NEW DELHI – India will roll out an ambitious nationwide vaccination drive against COVID-19 on Saturday, aiming to inoculate 300 million people, or nearly one quarter of the population, by July.
Prime Minister Narendra Modi said Monday that with the upcoming immunization drive, which would be the world’s largest such program, the country is entering into a “decisive phase” in the fight against the pandemic.
In the first phase, 30 million health care and frontline workers such as police personnel will be vaccinated. The vaccines will then be administered to about 270 million people above the age of 50 and younger people with serious health problems, according to the Health Ministry.
Modi underlined India’s two major advantages – the two vaccines that have been approved for emergency use are being manufactured domestically, giving it access to millions of doses.
“This is a matter of pride for us,” said the prime minister.
In an interaction with chief ministers on the vaccination drive, Modi also noted Indian vaccines are more cost effective than others in the world.
The price for the first 100 million doses of the British developed AstraZeneca vaccine will be manufactured by an Indian company and is expected to be around $ 2.75 per dose for the government. The vaccine cost will be much higher when it is made available in the private market.
India is hoping its experience in running huge vaccination drives will come in handy as it gears up to launch the COVID-19 immunization program. Every year the government inoculates nearly 55 million infants and pregnant women against diseases such as polio and measles.
But health experts warn that reaching a far bigger adult population poses much greater challenges — India will need to administer 600 million shots to meet its target of reaching 300 million people over the coming months.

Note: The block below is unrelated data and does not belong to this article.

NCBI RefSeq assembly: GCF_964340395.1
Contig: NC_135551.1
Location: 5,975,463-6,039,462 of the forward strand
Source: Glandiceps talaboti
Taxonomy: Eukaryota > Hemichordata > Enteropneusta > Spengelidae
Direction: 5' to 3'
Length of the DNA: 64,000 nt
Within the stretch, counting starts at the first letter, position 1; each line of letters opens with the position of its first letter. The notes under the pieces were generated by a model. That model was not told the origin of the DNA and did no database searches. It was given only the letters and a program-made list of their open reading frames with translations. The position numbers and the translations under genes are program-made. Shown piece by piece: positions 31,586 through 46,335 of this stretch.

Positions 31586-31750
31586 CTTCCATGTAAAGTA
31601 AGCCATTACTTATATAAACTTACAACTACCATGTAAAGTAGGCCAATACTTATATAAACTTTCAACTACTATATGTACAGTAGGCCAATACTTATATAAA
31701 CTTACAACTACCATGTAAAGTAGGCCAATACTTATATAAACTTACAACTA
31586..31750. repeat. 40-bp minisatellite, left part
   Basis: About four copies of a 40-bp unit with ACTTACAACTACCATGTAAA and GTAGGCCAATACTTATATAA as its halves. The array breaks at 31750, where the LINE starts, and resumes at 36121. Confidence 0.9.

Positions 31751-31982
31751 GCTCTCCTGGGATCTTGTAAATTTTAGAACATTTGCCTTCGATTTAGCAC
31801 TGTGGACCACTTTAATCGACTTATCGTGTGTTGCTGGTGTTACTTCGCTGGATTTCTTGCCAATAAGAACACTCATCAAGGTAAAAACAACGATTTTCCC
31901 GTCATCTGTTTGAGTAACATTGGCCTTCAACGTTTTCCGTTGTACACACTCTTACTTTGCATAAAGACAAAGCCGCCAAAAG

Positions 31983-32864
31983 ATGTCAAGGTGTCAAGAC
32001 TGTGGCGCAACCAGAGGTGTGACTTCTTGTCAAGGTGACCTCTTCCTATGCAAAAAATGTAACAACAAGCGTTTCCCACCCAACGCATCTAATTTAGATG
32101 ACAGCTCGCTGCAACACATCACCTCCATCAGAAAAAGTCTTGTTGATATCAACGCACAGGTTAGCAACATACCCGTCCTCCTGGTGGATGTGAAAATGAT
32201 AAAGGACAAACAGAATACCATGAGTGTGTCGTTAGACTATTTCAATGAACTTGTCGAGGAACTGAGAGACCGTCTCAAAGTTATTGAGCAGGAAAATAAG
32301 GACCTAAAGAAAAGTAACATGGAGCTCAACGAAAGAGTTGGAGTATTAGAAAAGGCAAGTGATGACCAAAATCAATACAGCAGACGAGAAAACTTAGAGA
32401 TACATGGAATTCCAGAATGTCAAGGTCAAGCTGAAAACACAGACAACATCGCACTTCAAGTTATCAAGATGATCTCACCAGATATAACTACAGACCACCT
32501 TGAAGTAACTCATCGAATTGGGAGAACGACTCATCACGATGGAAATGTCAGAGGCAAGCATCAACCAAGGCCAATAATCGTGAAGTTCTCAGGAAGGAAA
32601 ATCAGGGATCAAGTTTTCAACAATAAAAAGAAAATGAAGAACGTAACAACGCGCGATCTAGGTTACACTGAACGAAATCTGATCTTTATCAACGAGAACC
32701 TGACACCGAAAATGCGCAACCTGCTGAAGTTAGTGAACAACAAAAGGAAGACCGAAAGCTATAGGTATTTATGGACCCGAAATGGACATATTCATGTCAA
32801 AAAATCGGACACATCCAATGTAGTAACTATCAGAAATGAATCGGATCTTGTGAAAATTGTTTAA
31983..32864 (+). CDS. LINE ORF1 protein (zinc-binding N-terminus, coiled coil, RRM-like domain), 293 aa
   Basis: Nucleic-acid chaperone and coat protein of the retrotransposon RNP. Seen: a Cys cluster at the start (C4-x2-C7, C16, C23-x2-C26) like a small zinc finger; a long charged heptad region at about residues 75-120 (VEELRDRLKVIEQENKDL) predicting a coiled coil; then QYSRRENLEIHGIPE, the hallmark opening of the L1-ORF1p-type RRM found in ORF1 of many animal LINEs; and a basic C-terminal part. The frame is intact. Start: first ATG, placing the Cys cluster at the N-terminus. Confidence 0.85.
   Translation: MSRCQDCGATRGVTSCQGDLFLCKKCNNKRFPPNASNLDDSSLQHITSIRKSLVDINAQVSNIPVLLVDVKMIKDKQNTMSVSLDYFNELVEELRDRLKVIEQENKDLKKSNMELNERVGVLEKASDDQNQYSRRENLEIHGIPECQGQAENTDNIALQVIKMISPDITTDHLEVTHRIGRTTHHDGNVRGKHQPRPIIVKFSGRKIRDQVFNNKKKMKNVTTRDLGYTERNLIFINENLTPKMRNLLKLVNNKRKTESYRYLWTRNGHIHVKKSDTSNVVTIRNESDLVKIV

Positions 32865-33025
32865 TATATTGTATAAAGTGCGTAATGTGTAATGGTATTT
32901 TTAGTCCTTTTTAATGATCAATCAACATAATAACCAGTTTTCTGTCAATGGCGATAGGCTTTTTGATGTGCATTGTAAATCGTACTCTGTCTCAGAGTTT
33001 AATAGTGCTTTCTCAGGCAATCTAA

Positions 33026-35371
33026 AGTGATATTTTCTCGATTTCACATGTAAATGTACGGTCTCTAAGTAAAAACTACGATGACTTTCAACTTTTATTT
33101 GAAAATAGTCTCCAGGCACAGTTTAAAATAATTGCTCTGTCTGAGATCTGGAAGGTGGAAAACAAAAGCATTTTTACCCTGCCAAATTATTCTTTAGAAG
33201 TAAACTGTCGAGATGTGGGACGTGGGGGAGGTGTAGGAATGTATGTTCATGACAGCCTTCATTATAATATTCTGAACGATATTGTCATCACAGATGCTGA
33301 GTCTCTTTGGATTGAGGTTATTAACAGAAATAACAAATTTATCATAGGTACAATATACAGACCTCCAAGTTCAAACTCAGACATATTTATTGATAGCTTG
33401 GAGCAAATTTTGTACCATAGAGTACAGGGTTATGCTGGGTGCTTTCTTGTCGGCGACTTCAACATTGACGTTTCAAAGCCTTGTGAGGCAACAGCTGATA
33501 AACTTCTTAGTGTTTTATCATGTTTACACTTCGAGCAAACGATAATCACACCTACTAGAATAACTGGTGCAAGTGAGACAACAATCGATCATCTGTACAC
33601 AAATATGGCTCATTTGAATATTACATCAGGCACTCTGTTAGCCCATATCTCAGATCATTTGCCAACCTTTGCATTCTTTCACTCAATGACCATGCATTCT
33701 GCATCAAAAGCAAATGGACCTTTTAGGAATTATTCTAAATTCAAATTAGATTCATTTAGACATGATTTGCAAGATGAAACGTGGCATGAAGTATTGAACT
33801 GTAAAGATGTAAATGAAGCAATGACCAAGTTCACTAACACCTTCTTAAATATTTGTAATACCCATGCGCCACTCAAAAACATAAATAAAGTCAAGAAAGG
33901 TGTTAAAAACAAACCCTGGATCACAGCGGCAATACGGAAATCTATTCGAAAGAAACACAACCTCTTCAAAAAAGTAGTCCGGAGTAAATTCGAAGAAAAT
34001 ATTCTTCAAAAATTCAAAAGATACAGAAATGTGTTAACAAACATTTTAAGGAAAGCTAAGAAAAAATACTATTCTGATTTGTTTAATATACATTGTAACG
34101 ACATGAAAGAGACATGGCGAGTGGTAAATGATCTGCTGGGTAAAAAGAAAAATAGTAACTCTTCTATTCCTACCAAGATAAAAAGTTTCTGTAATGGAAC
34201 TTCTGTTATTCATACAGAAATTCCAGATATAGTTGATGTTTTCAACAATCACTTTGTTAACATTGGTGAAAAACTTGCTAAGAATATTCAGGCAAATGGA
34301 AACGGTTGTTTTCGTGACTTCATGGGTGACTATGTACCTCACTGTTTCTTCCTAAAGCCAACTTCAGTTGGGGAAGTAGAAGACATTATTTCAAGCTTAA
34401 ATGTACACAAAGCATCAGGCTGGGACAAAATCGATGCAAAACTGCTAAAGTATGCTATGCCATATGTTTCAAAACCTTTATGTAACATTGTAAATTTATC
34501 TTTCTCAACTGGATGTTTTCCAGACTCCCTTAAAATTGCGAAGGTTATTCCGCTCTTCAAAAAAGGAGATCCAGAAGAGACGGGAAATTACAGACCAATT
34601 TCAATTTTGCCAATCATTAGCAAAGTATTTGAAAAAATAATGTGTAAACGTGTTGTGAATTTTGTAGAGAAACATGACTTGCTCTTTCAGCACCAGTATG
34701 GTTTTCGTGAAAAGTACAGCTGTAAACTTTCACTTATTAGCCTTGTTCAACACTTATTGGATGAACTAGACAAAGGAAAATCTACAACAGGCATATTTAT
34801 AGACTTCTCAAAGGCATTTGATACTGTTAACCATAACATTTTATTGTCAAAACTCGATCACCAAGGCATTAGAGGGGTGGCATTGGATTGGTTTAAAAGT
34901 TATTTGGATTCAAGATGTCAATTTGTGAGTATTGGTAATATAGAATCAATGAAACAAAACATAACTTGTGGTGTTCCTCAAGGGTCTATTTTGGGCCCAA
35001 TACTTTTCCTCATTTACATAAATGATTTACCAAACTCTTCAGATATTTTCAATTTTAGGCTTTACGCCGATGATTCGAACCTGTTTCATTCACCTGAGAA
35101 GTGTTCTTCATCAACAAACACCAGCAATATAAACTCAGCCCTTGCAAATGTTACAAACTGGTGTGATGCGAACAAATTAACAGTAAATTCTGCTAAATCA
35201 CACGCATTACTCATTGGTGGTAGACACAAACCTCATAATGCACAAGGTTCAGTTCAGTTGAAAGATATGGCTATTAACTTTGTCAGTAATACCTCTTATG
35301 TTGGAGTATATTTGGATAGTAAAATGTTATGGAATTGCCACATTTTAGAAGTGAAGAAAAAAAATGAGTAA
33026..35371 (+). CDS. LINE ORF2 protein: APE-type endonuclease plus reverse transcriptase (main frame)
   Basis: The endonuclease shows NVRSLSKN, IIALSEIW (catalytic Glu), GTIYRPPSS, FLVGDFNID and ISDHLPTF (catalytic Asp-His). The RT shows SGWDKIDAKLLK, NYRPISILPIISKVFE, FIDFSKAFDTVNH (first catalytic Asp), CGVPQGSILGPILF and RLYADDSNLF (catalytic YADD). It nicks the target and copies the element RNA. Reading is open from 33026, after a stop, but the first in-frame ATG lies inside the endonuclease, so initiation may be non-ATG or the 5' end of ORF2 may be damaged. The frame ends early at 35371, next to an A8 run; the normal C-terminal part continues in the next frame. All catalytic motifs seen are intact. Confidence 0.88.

Authorities have trained thousands of health care workers to administer the vaccines, ramped up cold storage equipment such as freezers and refrigerators and set up vaccination centers through the country.
Most of the initial inoculations are expected to be of the AstraZeneca vaccine that is being produced by the Serum Institute of India.
Covaxin, the second vaccine approved for emergency use, has been developed by a domestic company, Bharat Biotech. It will be administered in “clinical trial mode,” as the final results of trials are still awaited.
Some experts have raised concerns about clearing that vaccine without lack of data showing its efficacy, but the drug regulator has said it is “safe.”
Both vaccines will be given in two doses and can be stored at temperatures of two to eight degrees Celsius.
With 10.5 million infections, India is the world’s second worst hit nation, but its daily count of new cases has fallen to less than 20,000 in recent weeks compared to about 95,000 in September, when infections peaked.
There is optimism that the declining number of infections and the vaccination program will not just bring the pandemic under control but also revive an economy reeling under its worst contraction in 40 years.
“With India about to roll out its vaccination program, the accruals of the economic benefits would be significant, especially to sectors such as hospitality, transportation, entertainment, which were hit hard during the pandemic,” according to Deepak Sood, secretary general of the Associated Chambers of Commerce of India.
India’s economy, one of the worst hit by the pandemic, is expected to shrink by 7.5% this financial year which ends in March.
Source: Voice of America